This one’s getting a case

After watching eBay for a couple of years, I finally found a Buy It Now listing with a decent price for this long-discontinued Corgi Sikorsky Sea King model – specifically, the chopper from the USS Hornet that picked up the Apollo 11 crewmen, and those from Apollo 8, 10, 12, and 13 as well. I happened to be at my computer at o’dark thirty when the new listing notification email came in from eBay, so I snapped it up within a few minutes of the listing being posted, thus avoiding any bidding starting, which for this model often results in a price inflated by 75% over the maximum that I was willing to pay. The Buy It Now price in this case happened to be exactly my maximum.

The diecast metal Sea King is well done, and more impressive in person than in photos I’ve seen. The only detail I see missing is the two capsule silhouettes behind the knight shield at the nose that represent its previous recoveries of Apollo 8 and Apollo 10 (see the Apollo 12 photo below, where it has silhouettes representing 8, 10, and 11), so I may paint those myself. This will most likely go in my office, so I’ve ordered a 15x12x9″ acrylic case for it. I’ve read in multiple places that the base has a tendency to warp over time due to the weight of the helicopter, so on advice of the customer support folks at Hornby/Corgi, who had a chat in their office about that problem yesterday and sent me a few possible solutions, I’m going to superglue the entire base to the floor of the display case.

Apollo 12’s recovery was also by the USS Hornet and the same helicopter

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When a debris basin overflows

From Burbank Firefighters Local 778, a group of whom were trapped in the Deer Canyon area until the landslide subsided:

Two people were in the car and survived. They made a beeline out of there after an evacuation order said the basin above them might be overtopped. It was, and they hydroplaned with the debris flow down the hill, then regained control and went up another road to escape the flow.

The debris basin that was inundated, Upper Sunset, is at the upper right. The car came down Country Club Drive, which emanates from the Sunset Debris Basin access road.

The debris basin after the landslide is below. The wall appears to have been breached but was not. There’s ongoing construction to raise the rim five feet to increase the capacity of the basin by 8,000 cubic yards – see the scaffolding – and that middle portion is not yet started.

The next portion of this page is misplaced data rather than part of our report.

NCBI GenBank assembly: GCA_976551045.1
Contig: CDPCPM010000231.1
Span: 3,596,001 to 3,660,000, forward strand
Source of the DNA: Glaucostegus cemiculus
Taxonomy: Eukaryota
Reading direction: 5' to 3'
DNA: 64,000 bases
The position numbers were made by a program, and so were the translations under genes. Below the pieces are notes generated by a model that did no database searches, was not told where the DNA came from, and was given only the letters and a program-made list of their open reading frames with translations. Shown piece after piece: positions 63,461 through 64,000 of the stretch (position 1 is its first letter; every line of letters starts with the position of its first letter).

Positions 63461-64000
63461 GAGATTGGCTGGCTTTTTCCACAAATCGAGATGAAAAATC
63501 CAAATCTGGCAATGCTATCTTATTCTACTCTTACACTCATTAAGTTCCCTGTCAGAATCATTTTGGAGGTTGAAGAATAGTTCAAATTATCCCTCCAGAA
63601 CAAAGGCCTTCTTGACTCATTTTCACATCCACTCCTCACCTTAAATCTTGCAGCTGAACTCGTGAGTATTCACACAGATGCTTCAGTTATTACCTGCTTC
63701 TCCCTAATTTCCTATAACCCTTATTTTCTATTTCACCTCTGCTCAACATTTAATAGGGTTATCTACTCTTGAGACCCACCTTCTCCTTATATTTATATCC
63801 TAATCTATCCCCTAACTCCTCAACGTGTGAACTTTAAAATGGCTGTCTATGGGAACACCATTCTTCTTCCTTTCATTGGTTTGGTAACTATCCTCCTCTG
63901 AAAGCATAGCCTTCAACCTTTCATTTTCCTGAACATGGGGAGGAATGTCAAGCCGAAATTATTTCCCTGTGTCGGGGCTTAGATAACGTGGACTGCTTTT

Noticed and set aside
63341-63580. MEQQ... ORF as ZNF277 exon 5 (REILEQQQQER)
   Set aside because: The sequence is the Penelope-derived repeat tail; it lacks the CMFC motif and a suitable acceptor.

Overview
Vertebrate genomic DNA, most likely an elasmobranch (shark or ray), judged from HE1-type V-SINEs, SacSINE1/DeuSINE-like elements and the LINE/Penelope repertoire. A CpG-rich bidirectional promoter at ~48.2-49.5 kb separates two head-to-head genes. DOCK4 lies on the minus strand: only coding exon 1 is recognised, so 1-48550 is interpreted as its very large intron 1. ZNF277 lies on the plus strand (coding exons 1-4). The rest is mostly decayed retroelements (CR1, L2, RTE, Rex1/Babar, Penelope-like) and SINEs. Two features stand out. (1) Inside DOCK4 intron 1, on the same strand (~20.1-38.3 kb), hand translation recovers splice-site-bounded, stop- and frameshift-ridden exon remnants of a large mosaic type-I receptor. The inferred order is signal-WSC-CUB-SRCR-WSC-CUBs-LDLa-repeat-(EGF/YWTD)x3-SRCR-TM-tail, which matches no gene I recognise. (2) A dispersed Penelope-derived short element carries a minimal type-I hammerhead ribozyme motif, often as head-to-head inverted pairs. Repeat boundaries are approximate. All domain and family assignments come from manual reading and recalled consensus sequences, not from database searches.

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The wrong word

The prevailing term in government warnings and the news reports out of Santa Barbara County is mudslide, not landslide. Yes, it is primarily mud by volume, but mudslide seems far too mild a term to me when I look at these pictures from today in the northern part of Montecito, just south of the Santa Ynez range that’s northeast of Santa Barbara.

This sort of confluence of events occurs just once or twice a decade at this scale, with multiple fatality landslides occurring every second or third decade. Wouldn’t some people – specifically those who haven’t seen this before – think of mudslide warnings, “Oh, some mud? Whatever”? I doubt anyone would think that if the more apt “landslide” was used instead. A reaction of “Let’s get the hell out of here” would be a little more likely, I think – and a lot more sensible.

When I wonder how mudslide overtook landslide in Southern California, the cynical me answers immediately: decades of real estate agent subtlety, probably.

Click any image for a larger version

Photo: Mike Eliason, PIO, Santa Barbara County Fire Department

Photo: Mike Eliason, PIO, Santa Barbara County Fire Department

Photo: Mike Eliason, PIO, Santa Barbara County Fire Department

Rescue of 14-year-old girl at right. Photo: Mike Eliason, PIO, Santa Barbara County Fire Department

Photo: Mike Eliason, PIO, Santa Barbara County Fire Department

Photo: Ventura County Sheriff Air Unit

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Now there are five

John Young, the Commander of Apollo 16 pictured loading the Lunar Roving Vehicle in the FQN banner above, died on Friday. He also flew on Gemini 3, Gemini 10, Apollo 10, and was the Commander of STS-1, the first orbital Space Shuttle flight, as well as STS-9.

Just five humans remain who have walked on the surface of another planetary body: Buzz Aldrin (Apollo 11), Al Bean (12), Dave Scott (15), Jack Schmitt (17), and Charlie Duke, who also landed in Orion on Apollo 16 and spent twenty hours over three EVAs walking and driving around on the moon with Young – with a leap or two thrown in:

John Young on the Descartes Highlands, 21 April 1972; click for a larger version

“Anyone who sits on top of the largest hydrogen-oxygen fueled system in the world, knowing they’re going to light the bottom, and doesn’t get a little worried…does not fully understand the situation.”

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Los Angeles against the Mountains

A debris basin in Los Angeles County

You may have heard that, after the California wildfires, there’s a scramble to empty “debris basins” there because so many hillsides now lack any vegetation to halt or even slow landslides that will occur on burn-scarred hills after heavy rainfall. The debris basins are man-made bowls of varying sizes, whose construction first began in 1915, meant to catch landslide debris but allow water through. There are more than 120 of them near Los Angeles, where they’re essential because the tectonically active San Gabriel Mountains are disintegrating at one of the fastest rates on the planet. The basins are regularly emptied by crews, but because of the volume of material, it can be difficult to keep up.

The regional forecast for the next four days is not good: 1-2 inches of rain at the coast and up to 5 inches on west-facing slopes. As little as a quarter-inch of rain in an hour is capable of triggering a landslide in burned areas.

John McPhee wrote about the basins and the underlying geology of the region in The New Yorker in 1988. The second half of his essay is behind their paywall, but the fascinating first half is freely readable here:

Los Angeles against the Mountains, Part 1

Both parts are included in his book, The Control of Nature. When he wrote that essay thirty years ago, the basins had already collected – and been emptied of – over twenty million tons of landslide material. In the eyebrow-lifting words of McPhee: “Some of it is Chevrolet size. Boulders bigger than cars ride long distances in debris flows.”

The lecture notes about McPhee’s essay on this page summarize well the never-ending chaparral overgrowth/wildfire/rain/landslide cycle in Southern California.